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Governments are ‘weaponising’ Covid-19 to silence dissident artist voices, report says

Seventeen artists were killed, 82 imprisoned and 133 detained over the past year in 26 countries, according to new Freemuse study

The Covid-19 pandemic has led to further repression of artists across the world Photo: Lamessen

Seventeen artists were killed, 82 were imprisoned and 133 detained over the past year in 26 countries, according to Freemuse in its latest State of Artistic Freedom report. The survey, published last week by the the Copenhagen-based human rights organisation, is based on the analyses of 978 incidents regarding “violations to the right to freedom of artistic expression” documented in 89 countries.

Crucially, the Covid-19 pandemic has also led to further repression with 65 artists detained, prosecuted, or imprisoned for speaking out about the way the pandemic has been handled in their respective countries. The report foreword says: “Through stifling malcontent conveyed by artists, authorities often weaponise the pandemic against freedom of expression, which results in a widespread deterioration of core democratic principles and the rise of authoritarianism.”

Freemuse highlights the plight of the Bangladeshi cartoonist Ahmed Kabir Kishore who was arrested in Dhaka on 5 May last year after he shared a series of cartoons on his Facebook page entitled Life in the Time of Corona. Kishore was charged under three sections of the Digital Security Act, and is still in prison. His brother, Ahsan Kabir, told the Dhaka Tribune newspaper: “He cannot walk properly due to torture by the police during demand, and he is also struggling with many health complexities like his diabetes.”

Meanwhile, on 19 April 2020, authorities in Cebu City in the Philippines arrested artist Maria Victoria Beltran for a satirical Facebook post about the Covid-19 situation across the region. The post—which read “9,000+ new cases (all from [Sitio Zapatera area]) of Covid-19 in one day. We are now the epicentre of the whole solar system”—referred to the rising rate of infections.

Beltran told Freemuse that she was released after spending three days in a prison cell with no daylight, limited food and unsanitary toilet and washing facilities. Charges against her were dropped on 15 September due to lack of evidence.

Cartoonists are often targeted. Steven Degryse Lectrr’s cartoon of a Chinese flag with biohazard symbols instead of stars, which was published in the Belgian newspaper De Standaard on 23 January last year, caused a political storm when the Chinese embassy in Belgium demanded that the newspaper apologise to the Chinese people.

Lectrr tells The Art Newspaper that De Standaard issued a statement declining to apologise “because of our tradition in freedom of speech, and I replied with a cartoon. After that social media threats grew and a death threat had to be reported to the police, but after a few weeks the storm went away as fast as it came.” He says that he did not self-censor following the incident.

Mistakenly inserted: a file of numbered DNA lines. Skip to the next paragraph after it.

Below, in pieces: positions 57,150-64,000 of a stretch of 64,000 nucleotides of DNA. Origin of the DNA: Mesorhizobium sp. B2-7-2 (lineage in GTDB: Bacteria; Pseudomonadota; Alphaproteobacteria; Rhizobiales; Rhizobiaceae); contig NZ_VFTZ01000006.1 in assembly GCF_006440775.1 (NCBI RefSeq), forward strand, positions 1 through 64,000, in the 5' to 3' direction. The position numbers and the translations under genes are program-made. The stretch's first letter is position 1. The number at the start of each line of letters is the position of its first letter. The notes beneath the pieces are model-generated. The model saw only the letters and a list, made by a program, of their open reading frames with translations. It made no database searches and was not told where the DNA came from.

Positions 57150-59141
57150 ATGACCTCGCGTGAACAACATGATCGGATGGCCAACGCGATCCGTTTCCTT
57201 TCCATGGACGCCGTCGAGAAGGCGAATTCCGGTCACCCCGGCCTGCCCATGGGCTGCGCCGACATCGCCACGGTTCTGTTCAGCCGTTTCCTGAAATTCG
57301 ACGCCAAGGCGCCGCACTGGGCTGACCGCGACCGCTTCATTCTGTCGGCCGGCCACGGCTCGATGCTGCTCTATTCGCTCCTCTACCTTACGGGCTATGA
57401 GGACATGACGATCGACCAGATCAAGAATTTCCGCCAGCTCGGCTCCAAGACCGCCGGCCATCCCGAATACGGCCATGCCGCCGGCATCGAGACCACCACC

The report also singles out 15 “countries of concern” including Turkey, Belarus, Russia, Cuba and the US. David Fitzsimmons, a cartoonist and columnist at the Arizona Daily Star, faced censure last August his cartoon, George Floyd, was posted by a teacher on the website of the Wylie Independent School District in Texas as part of an assignment.

The work was removed after the National Fraternal Order of Police (law enforcement officers’ association) complained that it was “abhorrent and disturbing”. The work showed members of the Ku Klux Klan, cowboys, sheriffs, and slave traders kneeling on the neck of a Black man, bringing to mind the death of George Floyd last May.

Fitzsimmons outlined what happened next. “A number of anti-censorship groups expressed support for myself and the Wylie Independent School District. The school district issued an apology,” he says. And did he then self censor? “Me? Self-censor? Never. The cartoon was fair, depicting my nation’s history accurately. I am blessed with a supportive publisher and syndicate,” he tells The Art Newspaper.

In Turkey, artists are continually at risk from the 1991 Anti-Terror Law and Article 299 of the Turkish Penal Code (Insulting the President of the Republic). “Both laws that have been used to legitimise state repression against opposing ideas and individuals,” says the report. Kurdish artists are particularly vulnerable and often targeted by state authorities.

“It is unimaginable that the record high of prosecution and imprisonment of artists happens in the year when artists and the culture sector have already suffered the loss of their livelihood,” says Srirak Plipat, the executive director of Freemuse. “This year’s report illustrates increasing misuses of blasphemy, anti-terrorism legislation, and Covid-19 measures as pretexts, to silence dissident voices of artists and artworks.”